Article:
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Blog

5 lessons to learn from plagiarism at the Senate

Posted on August 19, 2012 at 10:25 AM

At the height of the plagiarism uproar at the Philippine Senate, the issue of intellectual property rights has once again come to the fore. As an educator, here are some lessons I’ve learned and taught to avoid plagiarism.


Lesson 1: Cite your source.

The most fundamental rule when using someone else's ideas in your own paper or speech – whether through a direct quote, a paraphrase or a summary – is to always cite the source. This includes not only academic research, but also both old and recent readings, which have eventually become part of your stock knowledge. At the end of the day, every writer should realize that she or he still owes these ideas to the source.

Applying this rule would have prevented the lifting of excerpts from the blog of Sarah Pope who said, "I don't like the fact that my blog was used without my permission against the education of the women of the Philippines and their reproductive rights. That is the issue and it was indeed plagiarism"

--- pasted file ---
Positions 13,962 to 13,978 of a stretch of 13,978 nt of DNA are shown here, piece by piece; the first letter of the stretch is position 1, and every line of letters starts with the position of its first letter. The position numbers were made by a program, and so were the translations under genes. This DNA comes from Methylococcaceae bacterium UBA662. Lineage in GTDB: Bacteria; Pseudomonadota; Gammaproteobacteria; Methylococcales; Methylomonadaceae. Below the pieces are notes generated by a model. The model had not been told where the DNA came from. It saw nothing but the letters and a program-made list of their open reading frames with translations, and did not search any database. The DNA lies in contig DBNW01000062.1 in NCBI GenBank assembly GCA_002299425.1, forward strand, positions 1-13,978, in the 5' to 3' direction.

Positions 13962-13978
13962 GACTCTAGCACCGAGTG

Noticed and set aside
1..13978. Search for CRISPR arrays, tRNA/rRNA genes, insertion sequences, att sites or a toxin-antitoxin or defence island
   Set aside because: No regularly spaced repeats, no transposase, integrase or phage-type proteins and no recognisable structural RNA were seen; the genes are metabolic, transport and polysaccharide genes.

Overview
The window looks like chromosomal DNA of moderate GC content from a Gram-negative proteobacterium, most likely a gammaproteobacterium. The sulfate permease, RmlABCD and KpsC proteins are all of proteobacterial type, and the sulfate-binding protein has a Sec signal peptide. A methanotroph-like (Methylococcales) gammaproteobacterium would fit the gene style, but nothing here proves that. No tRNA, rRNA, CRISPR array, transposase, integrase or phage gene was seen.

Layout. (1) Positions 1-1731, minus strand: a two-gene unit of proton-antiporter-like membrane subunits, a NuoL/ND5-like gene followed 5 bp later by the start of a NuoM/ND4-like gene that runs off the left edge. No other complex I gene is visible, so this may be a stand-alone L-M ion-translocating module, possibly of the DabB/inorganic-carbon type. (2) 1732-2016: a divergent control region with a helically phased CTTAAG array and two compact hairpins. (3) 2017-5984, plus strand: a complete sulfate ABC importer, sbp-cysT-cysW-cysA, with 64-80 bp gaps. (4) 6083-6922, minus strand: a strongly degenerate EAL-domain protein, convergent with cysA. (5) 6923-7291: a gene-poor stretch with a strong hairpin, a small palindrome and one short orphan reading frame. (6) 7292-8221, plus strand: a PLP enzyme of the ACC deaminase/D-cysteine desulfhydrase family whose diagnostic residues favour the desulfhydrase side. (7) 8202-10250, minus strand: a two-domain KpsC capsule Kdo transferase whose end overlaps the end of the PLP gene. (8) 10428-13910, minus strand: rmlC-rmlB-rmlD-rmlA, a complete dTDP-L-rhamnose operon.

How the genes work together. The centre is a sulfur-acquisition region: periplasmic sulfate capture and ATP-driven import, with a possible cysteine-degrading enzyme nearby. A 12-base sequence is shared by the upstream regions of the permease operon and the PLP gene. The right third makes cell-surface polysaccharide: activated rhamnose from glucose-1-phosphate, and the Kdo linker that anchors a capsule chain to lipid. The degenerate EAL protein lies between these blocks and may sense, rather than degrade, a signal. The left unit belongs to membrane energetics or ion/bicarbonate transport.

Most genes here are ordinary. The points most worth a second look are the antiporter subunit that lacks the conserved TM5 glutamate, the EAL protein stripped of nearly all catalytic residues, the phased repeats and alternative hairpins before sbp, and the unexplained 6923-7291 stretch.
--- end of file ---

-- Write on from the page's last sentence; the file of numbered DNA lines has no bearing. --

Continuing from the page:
Lesson 2: There is such a thing as a "source in another source."

Sotto's use of Sarah Pope's blog entry would have been all right had he and his staff understood what is known in academic circles as citing a "source in another source." Sotto or his aides should have said something like, “According to Natasha Campbell-McBride who is quoted in Ms. Pope’s blog…” Pope has good reason to claim that the Senator and his staff used her paraphrase of Campbell-McBride’s ideas without acknowledging Pope’s authorship.

Pope said: "If his staff did it, he (Sotto) condoned it. He is responsible for your actions. My blog was quoted, not Dr. Natasha Campbell-McBride. I put her work in my own words and you copied my words."


This article was published via Rappler.com on August 18, 2012. To read the article in full, please visit Rappler by clicking here.

 

Categories: Writing, Education, Speaking

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